Beans, beans the magical fruit…
Actually, they’re not a fruit, they’re a legume, but who cares? They taste good.
You could buy beans for a buck or two a can, but they’d taste like the aluminum they’re canned in. You can do better. Make these fresh!
Quick soak method:
- Boil your dried beans for a minute or two, then turn off the heat.
- Let them sit for at least an hour.
- Drain the water and replace with fresh water. This is key if you want to avoid some of the unpleasant effects of beans.
- Boil until soft.
Overnight soak method:
- Soak your beans overnight in cool water.
- Drain and replace the water.
- Cook until soft on your stovetop.
Pressure cooker method:
Pressure cookers cut cooking time by one-third to half. They’re perfect for stews, soups, and beans. Check your specific bean on this chart for the exact cooking and soaking times for best results.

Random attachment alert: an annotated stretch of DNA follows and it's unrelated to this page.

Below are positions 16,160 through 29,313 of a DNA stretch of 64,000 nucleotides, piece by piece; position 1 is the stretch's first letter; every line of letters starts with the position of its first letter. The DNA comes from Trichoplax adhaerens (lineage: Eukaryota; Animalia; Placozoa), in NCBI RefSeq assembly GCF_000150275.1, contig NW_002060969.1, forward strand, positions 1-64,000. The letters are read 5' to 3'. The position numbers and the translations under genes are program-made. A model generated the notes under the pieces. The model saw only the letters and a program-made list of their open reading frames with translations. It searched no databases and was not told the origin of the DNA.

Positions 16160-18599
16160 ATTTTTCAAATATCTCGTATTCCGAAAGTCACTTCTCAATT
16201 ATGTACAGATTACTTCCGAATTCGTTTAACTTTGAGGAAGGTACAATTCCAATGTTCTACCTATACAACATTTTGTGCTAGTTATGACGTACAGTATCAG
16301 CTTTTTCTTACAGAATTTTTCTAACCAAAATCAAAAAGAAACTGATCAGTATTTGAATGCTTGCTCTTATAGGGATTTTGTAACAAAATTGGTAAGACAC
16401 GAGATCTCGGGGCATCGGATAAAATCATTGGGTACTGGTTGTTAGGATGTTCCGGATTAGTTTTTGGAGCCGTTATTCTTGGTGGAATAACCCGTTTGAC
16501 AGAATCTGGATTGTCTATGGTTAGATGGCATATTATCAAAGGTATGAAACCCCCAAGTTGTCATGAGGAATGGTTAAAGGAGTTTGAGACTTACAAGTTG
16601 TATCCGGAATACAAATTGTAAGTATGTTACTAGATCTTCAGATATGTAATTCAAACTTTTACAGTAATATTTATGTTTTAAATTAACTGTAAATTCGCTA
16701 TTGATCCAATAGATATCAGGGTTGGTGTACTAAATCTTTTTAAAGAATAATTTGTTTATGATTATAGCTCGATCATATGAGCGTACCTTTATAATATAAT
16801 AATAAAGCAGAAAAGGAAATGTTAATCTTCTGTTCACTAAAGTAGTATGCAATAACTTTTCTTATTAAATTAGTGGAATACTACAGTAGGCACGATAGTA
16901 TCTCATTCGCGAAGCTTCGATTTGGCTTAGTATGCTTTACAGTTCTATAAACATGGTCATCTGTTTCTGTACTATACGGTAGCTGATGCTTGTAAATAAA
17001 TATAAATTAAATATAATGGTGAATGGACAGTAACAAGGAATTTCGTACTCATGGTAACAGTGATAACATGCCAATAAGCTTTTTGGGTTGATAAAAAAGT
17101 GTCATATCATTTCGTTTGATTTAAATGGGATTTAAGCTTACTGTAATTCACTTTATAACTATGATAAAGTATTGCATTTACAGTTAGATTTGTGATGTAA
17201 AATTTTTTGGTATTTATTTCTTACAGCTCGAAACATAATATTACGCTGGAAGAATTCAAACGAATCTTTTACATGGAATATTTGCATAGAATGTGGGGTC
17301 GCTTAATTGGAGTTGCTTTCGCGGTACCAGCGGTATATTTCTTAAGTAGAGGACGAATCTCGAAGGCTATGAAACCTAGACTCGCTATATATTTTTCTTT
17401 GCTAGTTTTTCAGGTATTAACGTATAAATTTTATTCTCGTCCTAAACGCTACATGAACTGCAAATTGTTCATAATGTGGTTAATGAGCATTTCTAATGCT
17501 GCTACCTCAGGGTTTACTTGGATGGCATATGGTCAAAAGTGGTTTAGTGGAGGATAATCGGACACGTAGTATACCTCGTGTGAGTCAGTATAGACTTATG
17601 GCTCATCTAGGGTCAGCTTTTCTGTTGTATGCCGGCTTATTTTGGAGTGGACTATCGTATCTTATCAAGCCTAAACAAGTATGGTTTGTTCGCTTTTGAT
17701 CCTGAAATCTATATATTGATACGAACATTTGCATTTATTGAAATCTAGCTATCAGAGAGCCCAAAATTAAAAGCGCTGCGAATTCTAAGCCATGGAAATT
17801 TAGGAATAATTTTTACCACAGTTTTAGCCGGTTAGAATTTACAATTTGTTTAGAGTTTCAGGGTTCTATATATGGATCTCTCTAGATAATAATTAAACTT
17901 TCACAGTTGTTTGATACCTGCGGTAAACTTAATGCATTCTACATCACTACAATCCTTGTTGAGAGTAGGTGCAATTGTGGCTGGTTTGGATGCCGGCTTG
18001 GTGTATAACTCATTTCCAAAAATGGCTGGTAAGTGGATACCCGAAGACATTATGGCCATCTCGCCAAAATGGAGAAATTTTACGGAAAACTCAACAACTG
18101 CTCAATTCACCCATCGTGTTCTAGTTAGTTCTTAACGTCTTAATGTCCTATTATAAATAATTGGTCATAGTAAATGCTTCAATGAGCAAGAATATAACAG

- Soak your beans using overnight or quick soak method. Drain beans.
- Add beans to pressure cooker and add fresh water at least a few inches over your beans. Note that a pressure cooker should never be filled more than halfway.
- Cook your beans, timing the beans according to the bean chart.
- Release the pressure in the pressure cooker, remove top and drain beans.
- Note that the cooking time for your beans will be reduced if you plan to leave the top on the pressure cooker and let the pressure release naturally. If you release it using the quick method–putting your pot in the sink under running, cold water, it’ll be a few minutes more.
- Pro tip: It’s easy to overcook beans in a pressure cooker as you’re learning. I usually undercook them, then finish the last few minutes on the stove, testing for doneness. If I overcook my beans, I convert them to a dip or hummus.